Details of a temporary visa scheme to make it easier for foreign HGV drivers to work in the UK are to be announced on Sunday following a week of distributed fuel deliveries forcing some petrol stations to close. Any changes to the current immigration and Covid rules would be for a minimal period and the government would enforce a cap on the number of workers allowed in the country under such changes. The Road Haulage Association has estimated that the UK is short of 100,000 HGV drivers increasing pressure on an already diminished workforce. The shortage of hauliers threatens to bring more distribution to the deliveries of petrol, food and other goods – industries already suffering from shortages.
Culture: Armaan Gheewala
On Sunday, Switzerland hosted a referendum deciding on one of the longest heated debates the country has seen, marriage equality. Whilst same sex couples have been allowed to enter into civil partnerships since 2007 (which gives them the same household and tax benefits), they have been unable to adopt/have children with both partners being registered as a parent. Same sex marrige was legalised in December 2020 however this decision has the potential to be reversed as conversative Christian parties have swayed the swiss parliment to host a referendum to allow citizens to voice their opinion. If the popular vote sways towards marriage equality, Switzerland would become the 30th country globally to legalise same sex marrige.
In an attempt to reduce the impacts of income inequality in the UK, labour leader Keir Starmer has added to his manifesto, that if he becomes prime minister, he will reintroduce VAT to private schools (which are currently exempt) which is worth £1.6 billion and they will have to pay an additional business rate which will generate an additional £104 million in government revenue, This totals to £1.7 billion which Starmer plans to redistribute to state schools as part of his ‘learning revolution’ to increase opportunities for state educated children and reduce the inequality that this lack of opportunity causes.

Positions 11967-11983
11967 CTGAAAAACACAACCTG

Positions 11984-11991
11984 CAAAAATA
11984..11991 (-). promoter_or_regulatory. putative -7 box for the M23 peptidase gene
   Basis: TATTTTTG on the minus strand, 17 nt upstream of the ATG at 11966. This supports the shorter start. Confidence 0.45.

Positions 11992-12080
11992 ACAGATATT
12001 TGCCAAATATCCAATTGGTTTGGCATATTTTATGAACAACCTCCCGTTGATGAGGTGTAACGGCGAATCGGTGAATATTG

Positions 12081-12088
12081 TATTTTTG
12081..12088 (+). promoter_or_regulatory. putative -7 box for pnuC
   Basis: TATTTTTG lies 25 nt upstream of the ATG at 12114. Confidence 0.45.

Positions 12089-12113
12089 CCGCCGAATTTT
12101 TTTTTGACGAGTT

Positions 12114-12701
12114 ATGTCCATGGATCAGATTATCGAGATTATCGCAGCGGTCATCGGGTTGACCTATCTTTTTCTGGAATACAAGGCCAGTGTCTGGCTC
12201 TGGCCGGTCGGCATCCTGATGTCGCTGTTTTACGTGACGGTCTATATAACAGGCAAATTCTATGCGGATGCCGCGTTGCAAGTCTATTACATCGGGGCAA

Two German activists have secured a meeting with Chancellor Candidate Olaf Scholz to discuss the current climate emergency. This started with a hunger strike from the 20th of August however on the 25th of September, the two vowed to also stop drinking fluids as the hunger strike failed to achieve their initial goal of securing this meeting. This past Saturday, Olaf Scholz has agreed to meet with them to discuss how Germany can change their policies to ensure a limit on carbon emissions and a movement towards the widespread use of renewable energy resources.
Theory: Cassi Ainsworth-Grace
The UK Government has issued a quarantine waiver for ministers from ‘red list’ countries attending the COP26 summit that is quickly approaching. Ministerial heads of departments, who are also members of their national party delegation plus two named essential members of their immediate staff are exempt from all quarantine requirements. This comes as the UK submits to pressure from multiple countries that they would otherwise not be able to attend the summit. The Government has also decided to accept all varieties of the Covid-19 vaccine for those attending the COP26. Outside of these special circumstances, the UK does not consider those vaccinated in Latin America, Africa and some parts of South Asia as “fully vaccinated”, with many seeing it as ‘discriminatory’ and ‘offensive’.